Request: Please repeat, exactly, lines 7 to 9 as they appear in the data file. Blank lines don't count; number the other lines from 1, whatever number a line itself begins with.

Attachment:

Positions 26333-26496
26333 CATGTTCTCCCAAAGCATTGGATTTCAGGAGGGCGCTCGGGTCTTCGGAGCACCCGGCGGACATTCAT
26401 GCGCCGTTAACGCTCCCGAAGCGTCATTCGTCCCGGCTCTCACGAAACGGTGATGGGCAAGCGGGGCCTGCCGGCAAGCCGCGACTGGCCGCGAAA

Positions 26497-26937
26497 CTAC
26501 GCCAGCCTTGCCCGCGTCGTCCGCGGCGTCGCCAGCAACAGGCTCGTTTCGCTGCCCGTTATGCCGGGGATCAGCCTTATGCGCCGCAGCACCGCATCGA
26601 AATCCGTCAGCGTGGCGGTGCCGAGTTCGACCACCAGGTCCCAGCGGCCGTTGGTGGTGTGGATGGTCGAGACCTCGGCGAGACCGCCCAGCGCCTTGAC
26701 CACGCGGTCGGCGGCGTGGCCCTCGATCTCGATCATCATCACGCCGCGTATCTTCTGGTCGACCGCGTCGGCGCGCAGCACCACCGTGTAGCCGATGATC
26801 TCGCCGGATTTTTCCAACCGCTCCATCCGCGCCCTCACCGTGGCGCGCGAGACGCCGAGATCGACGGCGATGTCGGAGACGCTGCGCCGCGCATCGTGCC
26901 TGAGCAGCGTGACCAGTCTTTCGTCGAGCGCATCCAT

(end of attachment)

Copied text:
26601 AATCCGTCAGCGTGGCGGTGCCGAGTTCGACCACCAGGTCCCAGCGGCCGTTGGTGGTGTGGATGGTCGAGACCTCGGCGAGACCGCCCAGCGCCTTGAC
26701 CACGCGGTCGGCGGCGTGGCCCTCGATCTCGATCATCATCACGCCGCGTATCTTCTGGTCGACCGCGTCGGCGCGCAGCACCACCGTGTAGCCGATGATC
26801 TCGCCGGATTTTTCCAACCGCTCCATCCGCGCCCTCACCGTGGCGCGCGAGACGCCGAGATCGACGGCGATGTCGGAGACGCTGCGCCGCGCATCGTGCC